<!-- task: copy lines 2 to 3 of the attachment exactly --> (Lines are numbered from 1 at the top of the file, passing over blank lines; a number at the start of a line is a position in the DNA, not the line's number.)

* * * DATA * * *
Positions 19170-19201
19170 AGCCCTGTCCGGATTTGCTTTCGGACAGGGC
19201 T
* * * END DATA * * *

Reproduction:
19170 AGCCCTGTCCGGATTTGCTTTCGGACAGGGC
19201 T